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VB is not (pretty much) useful anymore

i wanna ask, is it true that VB(.NET) is not really useful anymore? except, maybe, VBA

vb

6/27/2019 10:06:18 AM

Chipp

11 Answers

New Answer

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Yes I would say so. It wasn't like that 10+ years ago but it is now. VB is quite easy to read and learn as a first programming language since it looks more like English than c# but that strength is outweighed by its incredibly low popularity. Learning it because it is so much like English is a bit like choosing to study pig latin instead of French or Spanish. Languages need to be popular or they're useless. Programming languages are for developers to read and maintain and if barely any developers continue to know it, it is less readable or maintainable than c#. I would never start a professional software project in VB.net. If a legacy application is unfortunate enough to already use VB.net heavily, I'd consider incrementally adding more c# to it in the hopes that it eventually becomes completely c# instead of writing new code in VB.

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I use HTML, CSS, JavaScript, and Python mostly. ASP.net is still very popular and around 5 years ago I was using it a lot but my employer needed lots of help on a big project written in Python. Python is nice but so are many other general purpose programming languages. If you're looking for a recommendation on languages to learn, I would suggest starting with HTML, CSS, and JavaScript and eventually to a serverside language such as c#. Have fun making lots of stuff in those languages as you go.

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Michael U. VB.NET and VBA are similar in syntax only. The are many fundamental differences that may be irrelevant for this discussion. I did find an article that highlights many of these differences. However, I've NOT checked all of them for accuracy. Still, it covers the general differences. http://checktechno.blogspot.com/2013/04/difference-between-vbnet-and-vba.html For relatively simple applications and various edge cases, MS Access is a great option for small companies that don't have the software development resources or budget for anything more robust. Beyond that, MS Access isn't even a consideration for experienced development teams I've ever worked with. Even for me, my entry into software development began with building a service dispatch program for a plumbing company. I switched to VB6 + Crystal Reports + MS SQL Server 6 after the initial release due to more demanding requirements. NOTE: This was way back in 1996.😉

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Josh Greig You piqued my curiosity... how has you're experience been working with Python on a large project? How has its compared with languages you've worked with on other large projects?

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Chipp It's not that VB.NET isn't useful anymore... rather, it's simply not preferred in among professional development teams. As much as I can't stand looking at or writing in VB style syntax, it was the language that I was first exposed to which launched my career in 1996. However, I'm happy to have moved on from VB, never to look back. 😉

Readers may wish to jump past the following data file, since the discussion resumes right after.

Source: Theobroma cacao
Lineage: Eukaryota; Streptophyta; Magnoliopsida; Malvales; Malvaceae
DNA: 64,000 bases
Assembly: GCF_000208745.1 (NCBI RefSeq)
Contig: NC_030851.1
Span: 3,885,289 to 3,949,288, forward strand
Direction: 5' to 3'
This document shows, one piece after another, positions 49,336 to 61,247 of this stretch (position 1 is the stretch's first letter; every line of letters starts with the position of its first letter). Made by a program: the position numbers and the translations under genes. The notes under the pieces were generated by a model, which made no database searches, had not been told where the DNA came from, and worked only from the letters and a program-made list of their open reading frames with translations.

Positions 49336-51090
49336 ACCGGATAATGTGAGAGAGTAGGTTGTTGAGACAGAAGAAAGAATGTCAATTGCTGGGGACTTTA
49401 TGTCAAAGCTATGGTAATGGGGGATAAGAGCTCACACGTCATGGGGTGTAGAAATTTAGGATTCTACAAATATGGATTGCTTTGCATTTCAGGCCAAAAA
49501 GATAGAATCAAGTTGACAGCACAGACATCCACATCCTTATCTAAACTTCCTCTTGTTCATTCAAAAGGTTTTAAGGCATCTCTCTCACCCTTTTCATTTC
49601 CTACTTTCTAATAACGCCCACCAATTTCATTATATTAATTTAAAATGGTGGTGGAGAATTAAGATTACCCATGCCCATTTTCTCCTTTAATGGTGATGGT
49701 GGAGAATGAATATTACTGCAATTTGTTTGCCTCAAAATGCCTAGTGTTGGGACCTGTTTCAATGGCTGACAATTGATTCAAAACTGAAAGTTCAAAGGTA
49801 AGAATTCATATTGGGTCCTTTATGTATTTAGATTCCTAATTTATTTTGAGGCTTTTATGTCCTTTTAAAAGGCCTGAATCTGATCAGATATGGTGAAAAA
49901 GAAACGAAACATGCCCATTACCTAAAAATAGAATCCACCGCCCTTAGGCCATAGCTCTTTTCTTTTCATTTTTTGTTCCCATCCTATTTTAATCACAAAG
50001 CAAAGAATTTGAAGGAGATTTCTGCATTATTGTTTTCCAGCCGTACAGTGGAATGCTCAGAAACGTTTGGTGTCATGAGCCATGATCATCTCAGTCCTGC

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Is there a significant difference between VB.NET and VBA as used in MS Office, especially MS Access where VBA might be considered its backbone? I guess Access and VBA are not as popular as they were in the late 90s but my employer, for better or worse, still decided to switch from MS Access 97 to the current version of Access because for inhouse use in a small company it offers an easy and quick way to build forms and reports, add functionality with VBA and later make changes and additions. Also, when I was studying C# I found that building forms and adding event driven code are very similar in Access and C#. This is not a recommendation for Access or VBA, I just wanted to point out, that they both still seem to have their uses to some.

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Josh Greig what langs you're using right now?

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Thanks for the article, David Carroll . It was not easy to read, but I think I have an idea of the differences now. I wish we could simply switch to C#, which would probably be the next best thing, but we really do not have the resources and so far the requirements do not exceed the limitations. And there are other projects which will need to be solved in more current and less limited programming environments. So its not like I am missing something. 🙂

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Michael U. Should you be interested in taking your C# learning to the next level, converting an existing application like the MS Access app would be awesome. One of the biggest challenges in learning is having something to build while learning. The MS Access app is essentially your prototype for your new C# app. The cool thing is you could consider an ASP.NET Core MVC Web Application, a WPF Windows App, or go hard core with ASP.NET Core WebAPI + ReactJS. 😉 Side Note: If you're following the 2019 Women's FIFA World Cup, I just wanted to say it was tough loss today for Germany. I was convinced the final match would come down to USA vs Germany.

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David Carroll I have actually considered doing that converversion on my own - it would be a really huge challenge but I would learn a lot. The only problem is time and other projects. Perhaps some day. (I think the web API or mixing too many technologies would be too much for a first c# project. 😅) (PS: I'm sorry but I am not much into watching soccer or other sports.)

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btw, why women's world cup suddenly? I don't get it